If parents suspect their child has a short frenulum, then the sooner they get to an ENT, the better. The longer it takes to address this issue, the more therapy the child will need because he or she is learning wrong ways of articulating.
A simple test to have the child stick his or her tongue out and attempt to move it up and down and from side to side as far as it will go.
The Early Childhood Intervention program of LifePath Systems provides free developmental assessments to children between birth and age 3 in Collin County. Be sure to let them know the issue when referring so that they can send out the appropriate professionals.
Here is a video sample of a tongue protrustion test, get your child to stick his tongue out and move it up, down and to each side. If verbal instructions don’t suffice, try putting some powdered candy on the outside of the mouth and have him lick it off.
Well, its winter in Texas and that always means at least one or two days of freezing weather. Read freezing weather as chaos and mass pandemonium. Yes my friends, we in Texas are not prepared for the frozen tundra. I know our Northern neighbors poke fun at us for shutting down over a half inch of snow or panicking at the first snowflake but let me explain.
First of all, it’s true that we are not prepared to survive any extended amount of time in the snow and ice and that’s because we seldom have to. It just wouldn’t make sense to invest in things like snow tires and street plows when they would be used a handful of times over a several year span.
Secondly, let’s get one thing clear. We almost NEVER get snow. No, what we get is nasty, wet, freezing rain and sleet that melts into slushy, muddy, yucky crud. This is no picture of a winter wonderland with soft, fluffy snow for building snowmen and starting snow ball fights. No, you can’t throw ice balls at your neighbors. Well, you could, but it would likely result in an assault charge.
Have you ever seen Texas snowmen? When we do get a modicum of snow mixed with the ice, it takes your entire yard worth of snow to build one pitifully little snowman and it’s mixed with dirt and twigs and leaves. Think Frosty’s less fortunate, vagrant brother.
The reason we are locked in our homes for the duration of the ice, not snow, days is simple. We can’t drive on sheets of solid ice. Hell, we can’t even walk on them! I once fell 34 times traversing about 60 feet over a frozen solid parking lot. Seriously, do you think anyone in Texas, outside of hockey players, own ice skates?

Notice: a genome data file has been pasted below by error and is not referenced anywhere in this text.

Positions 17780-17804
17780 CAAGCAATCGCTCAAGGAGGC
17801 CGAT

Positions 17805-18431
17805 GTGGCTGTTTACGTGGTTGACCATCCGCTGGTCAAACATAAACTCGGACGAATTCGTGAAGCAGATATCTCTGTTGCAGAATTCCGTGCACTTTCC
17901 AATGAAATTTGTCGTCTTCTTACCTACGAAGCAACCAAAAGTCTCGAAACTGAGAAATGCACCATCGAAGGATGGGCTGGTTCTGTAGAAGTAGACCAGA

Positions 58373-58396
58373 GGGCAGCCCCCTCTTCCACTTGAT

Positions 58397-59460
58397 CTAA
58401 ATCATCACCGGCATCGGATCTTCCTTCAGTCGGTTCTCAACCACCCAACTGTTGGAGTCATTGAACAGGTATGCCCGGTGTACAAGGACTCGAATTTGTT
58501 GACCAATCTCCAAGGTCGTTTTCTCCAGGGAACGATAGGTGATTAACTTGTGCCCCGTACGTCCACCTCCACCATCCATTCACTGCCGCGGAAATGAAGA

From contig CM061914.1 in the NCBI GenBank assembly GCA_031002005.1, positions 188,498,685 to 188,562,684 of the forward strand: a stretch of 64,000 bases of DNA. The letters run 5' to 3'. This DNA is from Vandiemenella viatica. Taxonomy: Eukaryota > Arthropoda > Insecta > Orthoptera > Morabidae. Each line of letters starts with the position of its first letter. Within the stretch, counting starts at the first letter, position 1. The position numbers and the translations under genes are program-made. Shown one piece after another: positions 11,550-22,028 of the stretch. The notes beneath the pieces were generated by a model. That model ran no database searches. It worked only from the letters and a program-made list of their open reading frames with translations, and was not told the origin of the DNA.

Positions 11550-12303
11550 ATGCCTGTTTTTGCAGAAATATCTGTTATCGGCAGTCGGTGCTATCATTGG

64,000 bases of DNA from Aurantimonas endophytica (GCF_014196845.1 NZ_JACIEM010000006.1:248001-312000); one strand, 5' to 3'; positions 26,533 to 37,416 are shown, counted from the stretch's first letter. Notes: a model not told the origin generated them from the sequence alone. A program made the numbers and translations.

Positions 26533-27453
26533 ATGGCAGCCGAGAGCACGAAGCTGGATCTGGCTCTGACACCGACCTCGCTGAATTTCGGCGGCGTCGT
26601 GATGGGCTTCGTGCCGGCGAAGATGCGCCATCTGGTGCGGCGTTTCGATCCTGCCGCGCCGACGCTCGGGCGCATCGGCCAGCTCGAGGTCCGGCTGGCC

So I know we may look silly freaking out over some freezing rain with a temperature dip to 31 degrees overnight, but we also have not lost the wonder of waking up to find ourselves frozen inside a snow globe.
I have a screened in back porch, looking out my sliding glass door at the ice sheets clinging to that screen and seeing the icicles gracing everything in sight is an awe inspiring moment. Watching my dogs skid across the frozen backyard is hilarious. Hearing my children shriek with delight as their father pulls them in a big plastic tub across the frozen driveway is heartwarming. Most of all, the silence is amazing and being frozen in with my family with all obligations suspended, nowhere to go and nothing much to accomplish is a wonderful, unexpected gift, every time.
Yes, I realize I’m not black. I know I’m white. Over twenty years ago I struggled with how to explain racism to my then only child because I didn’t want to introduce such a horrible thing to him. Then my best friend, who just happens to be black, gently explained to me that being white is the only reason I had the privilege of shielding him from racism. She had to explain it to her children early,because they were already victims of it. No, I may not be black, but I love people who are. My best friend, her children who call me “Aunt”, my own nephews who are biracial. Yes, I love people who are black and so I probably have a much closer seat than most of you. Yes, I’m talking to you white people. I’m talking about the things I’ve seen up close and personal, standing there beside the people I love. It’s the little things, a million tiny cuts over the course of a lifetime. A million insults and hurts. You get offended when black people point out your racism, many of you truly don’t see it in yourself, but I do. It’s there. I invite you to just imagine, for a moment, what it’s like. I understand that it may be hard for you to understand what it’s like to live with discrimination every day of your life when you haven’t had to. To be ignored by a waiter or thrown out of club because someone was selling drugs and it must be the black girl. To be the only kid in class, or in school, who is black and to get your fake baby in home ec and told that yours was born addicted to crack. To have people call you names for no reason. To have some stranger glare at your sweet, precious young child and declare they are getting out of the pool because it’s too dark in here for them. To have a cashier not want to touch your hand. To have women in grocery stores run from you. If these were facts of your daily life, you would see why it’s easy to think that Trayvon was judged for being black, because that was just a fact of his life, a normal everyday occurrence. Imagine someone looking at your newborn baby then exclaiming that “At least I have pure Aryan kids” then not understanding why you can’t take a joke. Imagine having to teach your child at age four why some people hate him. Just try to imagine.
I’d like to say a word about expectations and how they influence our lives, probably more than you even realize.
Expectations. We all have them. Of ourselves, of others. Of our children, our friends, our coworkers, our jobs, our lives. And how those expectations are, or are not, fulfilled, affect our attitudes and our actions.